For assignment experiments, the HDAC8 construct described by Vannini et al. with a C-terminal hexa-histidine tag in pET21b expression vector has been used15. After cell lysis (lysis buffer: 50 mM Tris‒HCl pH 8.0, 3 mM MgCl2, 500 mM KCl, 5 mM imidazole, 5% glycerol, 5 mM beta-mercaptoethanol and 0.25% IGEPAL, small amounts of DNAse, lysozyme and protease inhibitors tablets (1 tablet per 50 ml, Roche)), the protein was purified by Ni-NTA affinity chromatography using a linear imidazole gradient (5‒500 mM imidazole in lysis buffer without IGEPAL, DNAse, lysozyme and protease inhibitor). Fractions containing HDAC8 were pooled and dialysed (dialysis buffer: 50 mM Tris‒HCl pH 8.0, 150 mM KCl, 1 mM DTT and 5% glycerol) overnight before the sample was buffer exchanged into NMR-buffer (50 mM potassium phosphate, 20 mM KCl, 1 mM DTT and 1 mM NaN3 at pH 8.2) or frozen and stored at −80 °C. Mutations were introduced by the Quikchange approach and verified by DNA sequencing. Primer sequences used for each mutation are given in Supplementary Table 3.

For all other experiments an HDAC8 construct in pET29b+ expression vector has been used43, which bears a TEV-cleavable N-terminal (His)6-NusA tag. Expression and initial Ni-NTA purification of this construct was similar to that described above. Following the initial Ni-NTA affinity chromatography, fractions containing HDAC8 were dialysed in cleavage buffer (50 mM Tris pH 8.0, 150 mM KCl, 5 mM β-mercaptoethanol, 5% glycerol). After cleavage with His-tagged TEV protease, the cleaved HDAC8 was separated from the His-NusA-tag, the TEV-protease and nonspecific contaminants by a second Ni-NTA chromatography step. The flow-through was pooled, concentrated and subjected to a gel filtration column (S75, GE-Healthcare) in gel-filtration buffer (50 mM Tris pH 8.0, 150 mM KCl, 1 mM TCEP, 5% glycerol). Finally, the protein was concentrated and buffer exchanged into NMR-buffer.

### NMR experiments

Unless stated otherwise NMR experiments of HDAC8 were conducted in NMR-buffer (50 mM potassium phosphate, 20 mM KCl, 1 mM DTT and 1 mM NaN3 at pH 8.2) and at 25 °C. Two-dimensional methyl-TROSY spectra were recorded using the experiment described by Tugarinov et al.26. Throughout this work, data were recorded on the following spectrometers: Bruker Avance III 500 MHz (room temperature TXI probe), Varian Inova 600 MHz (HCN cryogenic probe), Bruker Avance III 700 MHz (TCI cryogenic probe) spectrometer, Bruker Avance III HD 800 MHz (TCI cryogenic probe) and Bruker Avance III HD 950 MHz (TCI cryogenic probe). Data were processed using NMRPipe44 and visualised with Sparky45,46.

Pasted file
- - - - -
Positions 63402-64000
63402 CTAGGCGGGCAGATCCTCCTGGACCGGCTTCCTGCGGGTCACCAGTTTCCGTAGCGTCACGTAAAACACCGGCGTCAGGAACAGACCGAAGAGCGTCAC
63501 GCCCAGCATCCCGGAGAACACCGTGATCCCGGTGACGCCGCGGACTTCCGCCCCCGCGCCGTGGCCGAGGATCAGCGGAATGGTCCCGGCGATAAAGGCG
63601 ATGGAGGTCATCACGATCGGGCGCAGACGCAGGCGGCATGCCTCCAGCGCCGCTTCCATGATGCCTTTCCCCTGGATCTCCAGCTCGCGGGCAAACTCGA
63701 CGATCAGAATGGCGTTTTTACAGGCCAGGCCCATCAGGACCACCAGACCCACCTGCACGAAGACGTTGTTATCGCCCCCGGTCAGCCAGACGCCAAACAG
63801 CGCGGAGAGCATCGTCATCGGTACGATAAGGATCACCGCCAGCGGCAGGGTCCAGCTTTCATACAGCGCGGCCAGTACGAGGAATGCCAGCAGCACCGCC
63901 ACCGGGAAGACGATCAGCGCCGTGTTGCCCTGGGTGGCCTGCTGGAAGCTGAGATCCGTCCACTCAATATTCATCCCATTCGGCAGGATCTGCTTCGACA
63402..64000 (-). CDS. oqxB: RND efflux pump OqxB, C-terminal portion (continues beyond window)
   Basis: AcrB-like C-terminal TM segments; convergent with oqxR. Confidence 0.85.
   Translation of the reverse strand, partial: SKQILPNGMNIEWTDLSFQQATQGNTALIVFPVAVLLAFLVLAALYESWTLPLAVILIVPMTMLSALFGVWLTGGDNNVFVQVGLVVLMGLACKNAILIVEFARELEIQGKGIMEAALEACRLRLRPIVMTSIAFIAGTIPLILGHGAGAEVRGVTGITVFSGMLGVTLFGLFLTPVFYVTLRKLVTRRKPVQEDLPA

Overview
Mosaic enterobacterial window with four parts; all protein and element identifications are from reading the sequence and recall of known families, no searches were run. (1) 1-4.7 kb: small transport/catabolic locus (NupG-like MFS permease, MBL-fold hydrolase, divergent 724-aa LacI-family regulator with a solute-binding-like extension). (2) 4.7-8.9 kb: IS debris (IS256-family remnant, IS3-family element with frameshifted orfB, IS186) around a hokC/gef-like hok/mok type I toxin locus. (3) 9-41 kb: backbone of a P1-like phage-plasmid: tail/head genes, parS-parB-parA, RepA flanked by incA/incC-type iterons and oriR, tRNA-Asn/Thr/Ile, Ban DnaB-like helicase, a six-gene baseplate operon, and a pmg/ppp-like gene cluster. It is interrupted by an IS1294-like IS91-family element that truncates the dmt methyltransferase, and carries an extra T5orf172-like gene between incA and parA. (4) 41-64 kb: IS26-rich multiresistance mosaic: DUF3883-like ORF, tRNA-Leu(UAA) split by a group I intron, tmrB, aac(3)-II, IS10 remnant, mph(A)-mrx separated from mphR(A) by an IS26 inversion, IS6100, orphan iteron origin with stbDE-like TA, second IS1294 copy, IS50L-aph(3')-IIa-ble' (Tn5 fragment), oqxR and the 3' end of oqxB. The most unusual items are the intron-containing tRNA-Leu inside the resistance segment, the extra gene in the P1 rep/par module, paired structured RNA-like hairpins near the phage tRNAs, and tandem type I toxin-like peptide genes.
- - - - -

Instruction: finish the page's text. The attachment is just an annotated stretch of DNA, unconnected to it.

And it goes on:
Methyl-NOESY experiments (13Cmethyl1)–NOESY–13Cmethyl2)–1Hmethyl3) and 1H(ω1)–NOESY–13Cmethyl2)–1Hmethyl3)) for chemical shift assignments were performed using standard pulse sequences at static magnetic fields of 18.8 T and 16.4 T and with a NOESY mixing-time of 200 ms. Methyl-TROSY based MQ-CPMG experiments were performed at different field strengths according to Korzhnev et al. 35 using a constant-time delay for the CPMG period of 30 ms and CPMG frequencies from 20 to 1000 Hz. Peak intensities were obtained using FuDA47. The effective transverse relaxation rates, R2,eff, were calculated as R2,eff(ν) = −ln(Iν/I0)/Trelax, where Iν is the peak intensity at the CPMG frequency ν and I0 the intensity measured without the delay Trelax. The rates were used as input for the analysis software CATIA48 to extract the parameters kex (exchange rate between minor and major state, a global parameter), pm (population of minor state, a global parameter) and the chemical shift difference between major and minor state, a residue-specific parameter. A simple multiple-quantum basis-set35 was used for integration of the spin-evolution during the CPMG element in CATIA. Errors of the derived parameters were determined using the co-variance method49.